Happy Chinese New Year and welcome to the Year of the Sheep, which starts on February the 8th 2016 and it is the year of the Monkey.

As the festivities are about to get started we thought this would be a good time to take a look at how the Chinese New Year is celebrated in China and across the world. From the astounding fireworks in Mauritius to the hot pots in the regions of China, take a stroll through the ancient traditions that form one of the most amazing festivals in the world.

Monkey Chinese New Year

Beware of Nian

The Chinese New Year is one of the most important holidays in the Chinese calendar and has its roots in ancient mythology. One of the legends tells of the mythical beast Nian, who would eat crops, animals and even people from a village on the first day of the New Year. Villagers would leave food outside their doors in an attempt to placate the beast. It was thought that once Nian had eaten, the villagers would be safe and protected. One day a god visited some of the people, telling them that Nian was scared of noise as well as the colour red, so if they put red paper and firecrackers on the door instead of food, it would save them. The people did just that and since that day Nian never returned.

Red Letter Day

The Nian legend is one of the main reasons why the colour red is considered to represent luck and prosperity. There is a strong tradition of giving money gifts in red envelopes to loved ones on special occasions such as weddings, births, and of course New Year. These envelopes are also intended to ward off evil spirits. The amount of money given usually ends in an even number, as odd values are traditionally associated with funerals and similarly, any amount that includes the number four would not be gifted as this number is considered unlucky. During New Year money envelopes are usually given by married people to the unmarried and should not be opened in front of relatives as this is impolite.

Crowds at Chinese New Year

Family gathering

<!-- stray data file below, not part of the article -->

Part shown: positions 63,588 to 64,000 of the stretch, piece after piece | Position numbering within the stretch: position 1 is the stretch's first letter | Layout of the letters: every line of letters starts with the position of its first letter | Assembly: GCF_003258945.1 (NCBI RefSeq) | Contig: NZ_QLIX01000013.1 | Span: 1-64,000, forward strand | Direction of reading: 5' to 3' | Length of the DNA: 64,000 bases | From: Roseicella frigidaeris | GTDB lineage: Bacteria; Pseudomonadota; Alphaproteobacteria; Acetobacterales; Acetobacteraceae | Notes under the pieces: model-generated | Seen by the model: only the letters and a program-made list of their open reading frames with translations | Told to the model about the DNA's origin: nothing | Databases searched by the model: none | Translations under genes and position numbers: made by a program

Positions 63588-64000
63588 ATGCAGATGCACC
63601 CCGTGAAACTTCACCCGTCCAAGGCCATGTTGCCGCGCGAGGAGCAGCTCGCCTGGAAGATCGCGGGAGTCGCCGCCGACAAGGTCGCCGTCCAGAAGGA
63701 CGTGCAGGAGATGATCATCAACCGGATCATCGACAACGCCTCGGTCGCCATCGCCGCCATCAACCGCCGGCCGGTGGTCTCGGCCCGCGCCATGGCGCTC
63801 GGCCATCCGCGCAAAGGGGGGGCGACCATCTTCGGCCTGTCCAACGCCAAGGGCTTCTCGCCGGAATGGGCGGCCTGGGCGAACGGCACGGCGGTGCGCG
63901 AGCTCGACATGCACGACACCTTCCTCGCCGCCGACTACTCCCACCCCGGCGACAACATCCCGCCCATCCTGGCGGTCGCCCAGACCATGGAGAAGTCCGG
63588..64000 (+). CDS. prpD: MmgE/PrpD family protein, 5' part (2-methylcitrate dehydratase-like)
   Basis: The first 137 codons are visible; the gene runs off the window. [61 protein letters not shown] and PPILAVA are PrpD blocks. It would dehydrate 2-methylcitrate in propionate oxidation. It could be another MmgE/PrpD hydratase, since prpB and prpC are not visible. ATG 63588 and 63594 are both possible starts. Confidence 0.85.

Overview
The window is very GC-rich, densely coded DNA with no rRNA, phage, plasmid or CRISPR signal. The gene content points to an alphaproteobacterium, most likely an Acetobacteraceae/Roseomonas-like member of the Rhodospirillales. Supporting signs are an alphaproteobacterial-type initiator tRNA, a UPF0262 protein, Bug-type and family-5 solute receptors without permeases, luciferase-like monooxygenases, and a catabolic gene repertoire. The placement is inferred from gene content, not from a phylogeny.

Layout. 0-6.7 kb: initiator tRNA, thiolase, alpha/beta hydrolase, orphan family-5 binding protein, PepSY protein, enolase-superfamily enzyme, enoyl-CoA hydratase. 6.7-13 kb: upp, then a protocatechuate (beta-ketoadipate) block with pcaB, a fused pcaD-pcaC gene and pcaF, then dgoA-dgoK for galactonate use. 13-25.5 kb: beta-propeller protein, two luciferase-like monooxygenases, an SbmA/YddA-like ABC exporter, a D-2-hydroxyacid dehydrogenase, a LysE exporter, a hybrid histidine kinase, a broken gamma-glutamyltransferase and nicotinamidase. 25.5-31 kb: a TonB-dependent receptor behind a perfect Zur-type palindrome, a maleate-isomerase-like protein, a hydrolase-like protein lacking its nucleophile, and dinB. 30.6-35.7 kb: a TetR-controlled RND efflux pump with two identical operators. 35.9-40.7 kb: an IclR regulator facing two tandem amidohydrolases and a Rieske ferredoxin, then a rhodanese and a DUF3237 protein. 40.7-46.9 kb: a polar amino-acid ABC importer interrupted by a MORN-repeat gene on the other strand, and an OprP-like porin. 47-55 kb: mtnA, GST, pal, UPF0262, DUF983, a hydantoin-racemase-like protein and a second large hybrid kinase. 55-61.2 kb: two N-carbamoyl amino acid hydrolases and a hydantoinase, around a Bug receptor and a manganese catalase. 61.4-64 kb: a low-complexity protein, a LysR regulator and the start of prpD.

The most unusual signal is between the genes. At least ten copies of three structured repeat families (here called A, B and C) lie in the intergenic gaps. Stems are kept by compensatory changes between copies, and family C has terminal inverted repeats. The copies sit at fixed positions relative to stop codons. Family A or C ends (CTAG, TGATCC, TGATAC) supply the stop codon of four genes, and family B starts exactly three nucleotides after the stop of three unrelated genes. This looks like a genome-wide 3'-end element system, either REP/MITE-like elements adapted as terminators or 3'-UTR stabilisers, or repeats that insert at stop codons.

New Year traditionally runs from the last day of the Chinese calendar to the fifteenth day of the first month, making it the longest festival of the year. Although there are many legends that surround this holiday one of the most important elements is to celebrate and honour the gods and ancestors. This is done with prayers and placing food and incense on altars in their homes. Central to these festivities is bringing the family together and due to the rush of everyone returning to the family home, it often means there are huge pressures on travel at this time of year. As so many roads get traffic jams, all journeys for this time should be planned well in advance.China tours at New Year


Food plays a huge role in the New Year celebrations, and once gathered, families will sit down together for the reunion dinner. Many dishes eaten during this time are consumed because of their symbolic meanings. With dumplings, for example, families will spend an evening together before the reunion dinner to make the dumplings. Whilst they are made a coin will be concealed in one of the dumplings, and whoever finds the coin whilst eating is thought to have good luck for the rest of the year.

Chinese family New Year


Celebrations can be found in pretty much every corner of the globe, including America, the UK, and Australia. New Yorkers hold a Lunar New Year street party with a parade and firecracker ceremony; if you are in New York over Chinese New Year, it really should be experienced. In London the festivities are some of the largest outside of China, with dragon dancers in the street, along with special menus and events in the restaurants around Leicester Square and Chinatown.

Chinese New Year celebrations

With the abundance of foods such as dumplings, sea weed and honey cakes, the displays of fireworks and street celebrations, wherever you choose to celebrate it’s sure to go with a bang.



Experience more of China’s customs and traditions

Choose from one of our popular Escorted Tours of China which include all flights, accommodation, transfers and entry fees.

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